Making A Book

Young readers tend to talk about ‘making’ books. ‘Are you going to make another book?’ ‘Would you ever make a book about…?’ This is often because they have an image of the author as the sole creator of the book – the one who not only writes the book, but prints the pages, binds them, designs the cover, etc.

Still. Does it help us to think about ‘making’ a book instead of ‘writing’ one? We understand that with ‘making’ there are often mistakes and bits that need to be thrown out. ‘Making’ sounds more practical somehow. More doable, maybe. Demystified. More about being lots of different activities instead of just ‘writing’, like planning and thinking and outlining and daydreaming and despairing.

It might be a better way to think about it.

Plus I’d stop gritting my teeth every time I hear the phrase. Because at the moment it just sounds wrong.

About clairehennessy

Writer (mostly YA fiction), creative writing teacher, tea drinker, book junkie. View all posts by clairehennessy

4 responses to “Making A Book

  • James Joseph Emerald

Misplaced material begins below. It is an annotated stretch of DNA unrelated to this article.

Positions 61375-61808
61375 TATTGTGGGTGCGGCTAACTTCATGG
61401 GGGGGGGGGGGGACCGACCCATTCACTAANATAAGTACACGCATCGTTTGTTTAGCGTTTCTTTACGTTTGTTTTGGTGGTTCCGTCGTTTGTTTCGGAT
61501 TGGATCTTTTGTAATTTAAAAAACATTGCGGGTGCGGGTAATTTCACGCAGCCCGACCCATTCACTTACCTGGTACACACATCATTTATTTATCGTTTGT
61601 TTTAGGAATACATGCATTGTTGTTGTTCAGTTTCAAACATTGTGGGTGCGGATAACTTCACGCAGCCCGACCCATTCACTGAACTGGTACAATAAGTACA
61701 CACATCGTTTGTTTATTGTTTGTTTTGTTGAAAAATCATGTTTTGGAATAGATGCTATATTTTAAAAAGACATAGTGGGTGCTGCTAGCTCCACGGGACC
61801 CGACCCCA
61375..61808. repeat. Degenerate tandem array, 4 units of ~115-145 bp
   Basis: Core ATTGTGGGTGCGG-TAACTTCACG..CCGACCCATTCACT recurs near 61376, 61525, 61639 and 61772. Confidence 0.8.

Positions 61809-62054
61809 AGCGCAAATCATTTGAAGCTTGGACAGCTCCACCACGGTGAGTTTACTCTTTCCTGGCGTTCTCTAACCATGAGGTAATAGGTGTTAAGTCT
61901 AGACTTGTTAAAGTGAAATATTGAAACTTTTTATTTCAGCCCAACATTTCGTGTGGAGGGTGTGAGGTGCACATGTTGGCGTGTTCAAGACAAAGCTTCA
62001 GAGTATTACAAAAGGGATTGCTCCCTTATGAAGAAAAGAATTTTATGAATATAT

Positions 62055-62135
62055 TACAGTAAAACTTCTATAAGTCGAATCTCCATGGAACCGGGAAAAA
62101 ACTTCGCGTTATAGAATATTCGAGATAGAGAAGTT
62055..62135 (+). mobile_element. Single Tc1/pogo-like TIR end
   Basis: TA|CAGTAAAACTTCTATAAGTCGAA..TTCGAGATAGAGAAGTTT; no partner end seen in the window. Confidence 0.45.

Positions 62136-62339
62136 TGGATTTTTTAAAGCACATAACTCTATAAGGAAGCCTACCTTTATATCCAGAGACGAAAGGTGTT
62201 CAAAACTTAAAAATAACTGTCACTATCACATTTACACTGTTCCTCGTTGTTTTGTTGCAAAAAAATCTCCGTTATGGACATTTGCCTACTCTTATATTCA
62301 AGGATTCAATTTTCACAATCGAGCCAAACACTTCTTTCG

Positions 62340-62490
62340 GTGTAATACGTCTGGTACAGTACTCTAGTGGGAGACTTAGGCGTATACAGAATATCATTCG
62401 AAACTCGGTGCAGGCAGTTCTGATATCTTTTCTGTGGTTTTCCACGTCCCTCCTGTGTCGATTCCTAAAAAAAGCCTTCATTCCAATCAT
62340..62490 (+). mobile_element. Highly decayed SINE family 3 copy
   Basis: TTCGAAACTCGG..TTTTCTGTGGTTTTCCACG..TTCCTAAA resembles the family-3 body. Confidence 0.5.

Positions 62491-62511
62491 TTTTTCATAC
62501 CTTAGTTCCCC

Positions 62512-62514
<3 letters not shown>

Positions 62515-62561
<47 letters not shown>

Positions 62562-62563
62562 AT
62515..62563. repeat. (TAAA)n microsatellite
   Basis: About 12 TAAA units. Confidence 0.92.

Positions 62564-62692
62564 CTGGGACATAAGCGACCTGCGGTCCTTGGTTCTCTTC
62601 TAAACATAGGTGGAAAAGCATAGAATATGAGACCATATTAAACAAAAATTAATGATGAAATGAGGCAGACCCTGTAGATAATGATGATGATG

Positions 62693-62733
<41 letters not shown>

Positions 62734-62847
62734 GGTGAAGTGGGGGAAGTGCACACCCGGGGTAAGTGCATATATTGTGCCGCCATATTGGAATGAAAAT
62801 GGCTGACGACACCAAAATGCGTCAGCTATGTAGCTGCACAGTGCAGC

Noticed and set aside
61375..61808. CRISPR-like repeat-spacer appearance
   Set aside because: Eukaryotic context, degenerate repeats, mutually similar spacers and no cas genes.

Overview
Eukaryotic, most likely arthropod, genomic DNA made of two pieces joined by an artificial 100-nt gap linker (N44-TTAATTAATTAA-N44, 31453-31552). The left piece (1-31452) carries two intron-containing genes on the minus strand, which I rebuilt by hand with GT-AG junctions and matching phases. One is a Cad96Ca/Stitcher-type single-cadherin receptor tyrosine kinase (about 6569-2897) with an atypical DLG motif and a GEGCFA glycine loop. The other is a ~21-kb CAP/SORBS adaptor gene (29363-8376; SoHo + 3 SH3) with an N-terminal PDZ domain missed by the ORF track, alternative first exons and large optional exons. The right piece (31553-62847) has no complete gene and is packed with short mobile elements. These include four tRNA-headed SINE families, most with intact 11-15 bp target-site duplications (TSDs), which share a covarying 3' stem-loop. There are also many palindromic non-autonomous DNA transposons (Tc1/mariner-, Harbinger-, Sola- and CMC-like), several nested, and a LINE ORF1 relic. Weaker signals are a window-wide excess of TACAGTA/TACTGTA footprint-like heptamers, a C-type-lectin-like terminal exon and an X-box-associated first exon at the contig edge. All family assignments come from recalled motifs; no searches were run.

“Excoose me Cware, but awe you gonna make anover bwook soon?”
    *gritting teeth* “Listen you little freak. I WRITE books, I do not ‘make’ them. Okay? Get that through your stupid child head!”

    Heh, that mental image just popped into my head when I read this. Made me chuckle.

  • maryx4x

    hehe see you’re like me in the way that you get a niggling voice in your head that corrects people’s sentences in your head when they sound incorrect 😛

    You know when you try to get a novel published, do you just send in a script and wait for a respose? 🙂

    • clairehennessy

      🙂

      Re: trying to get published – first of all do your research, check that the particular publisher accepts unsolicited manuscripts (i.e. stuff they haven’t asked for – a lot of the big ones will deal almost-exclusively with literary agents), also make sure they publish the kind of stuff you’re interested in, then read their submission guidelines. They very rarely want to see the entire book – usually it’s a synopsis plus the first three chapters but do always check!

Leave a Reply

Fill in your details below or click an icon to log in:

WordPress.com Logo

You are commenting using your WordPress.com account. Log Out /  Change )

Google photo

You are commenting using your Google account. Log Out /  Change )

Twitter picture

You are commenting using your Twitter account. Log Out /  Change )

Facebook photo

You are commenting using your Facebook account. Log Out /  Change )

Connecting to %s

%d bloggers like this: